Is the Navy Missing the Boat in the Development of Intelligence, Surveillance, and Reconnaissance (ISR) Doctrine
Final rept. Feb-May 2009
NAVAL WAR COLL NEWPORT RI JOINT MILITARY OPERATIONS DEPT
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Core service competencies in intelligence, surveillance, and reconnaissance ISR is highlighted in the 2009 Quadrennial Roles and Missions Review Report as one of four major roles and missions focus areas for the U.S. military in the years to come. The ability to perform persistent surveillance from these typically high-demand but low-density assets necessitates the maximum efficiency of airborne ISR systems in support of the Joint Forces Commander JFC and requires the utmost of joint service integration, coordination, and communication. The intent of this paper is to investigate both joint and service ISR doctrine, focusing primarily with that of the U.S. Navy and the U.S. Air force. The amount, quality, and currency of naval doctrine supporting the acquisition, employment, and integration of naval airborne ISR systems starkly reveals that the U.S. Navy is much too focused on infrastructure, architecture, and technology and is missing the core doctrine to effectively contribute to the ISR needs of the JFC. The Navy needs to update and invest in improving its doctrinal publications and witness a paradigm shift away from a mindset of solely supporting the maritime commander in terms of maritime capabilities.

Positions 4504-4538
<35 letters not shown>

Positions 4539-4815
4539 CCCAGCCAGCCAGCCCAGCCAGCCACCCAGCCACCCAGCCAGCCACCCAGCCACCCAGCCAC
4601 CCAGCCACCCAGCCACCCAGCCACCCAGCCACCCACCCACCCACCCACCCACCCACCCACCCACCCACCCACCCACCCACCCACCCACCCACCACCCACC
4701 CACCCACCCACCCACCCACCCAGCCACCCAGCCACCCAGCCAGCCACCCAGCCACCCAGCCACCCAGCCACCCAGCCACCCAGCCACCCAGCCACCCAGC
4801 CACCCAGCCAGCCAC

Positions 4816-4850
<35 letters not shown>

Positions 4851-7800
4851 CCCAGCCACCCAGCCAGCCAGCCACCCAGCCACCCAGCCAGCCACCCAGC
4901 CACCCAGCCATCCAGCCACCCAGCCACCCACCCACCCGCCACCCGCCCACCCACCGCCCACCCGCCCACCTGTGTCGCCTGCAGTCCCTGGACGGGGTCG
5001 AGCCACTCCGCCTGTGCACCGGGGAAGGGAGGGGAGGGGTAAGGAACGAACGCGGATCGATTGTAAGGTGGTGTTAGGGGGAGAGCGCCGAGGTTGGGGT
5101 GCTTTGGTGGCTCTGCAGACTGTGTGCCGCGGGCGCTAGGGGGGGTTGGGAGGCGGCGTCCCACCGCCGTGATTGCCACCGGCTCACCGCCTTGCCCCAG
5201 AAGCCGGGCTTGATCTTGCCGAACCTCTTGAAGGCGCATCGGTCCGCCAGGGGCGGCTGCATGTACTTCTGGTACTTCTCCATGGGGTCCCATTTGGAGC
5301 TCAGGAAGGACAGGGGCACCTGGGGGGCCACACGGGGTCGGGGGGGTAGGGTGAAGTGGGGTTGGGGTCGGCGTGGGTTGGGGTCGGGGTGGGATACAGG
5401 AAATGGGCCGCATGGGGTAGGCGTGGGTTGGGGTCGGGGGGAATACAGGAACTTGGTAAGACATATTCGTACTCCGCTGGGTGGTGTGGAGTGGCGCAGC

- Military Forces and Organizations
- Military Intelligence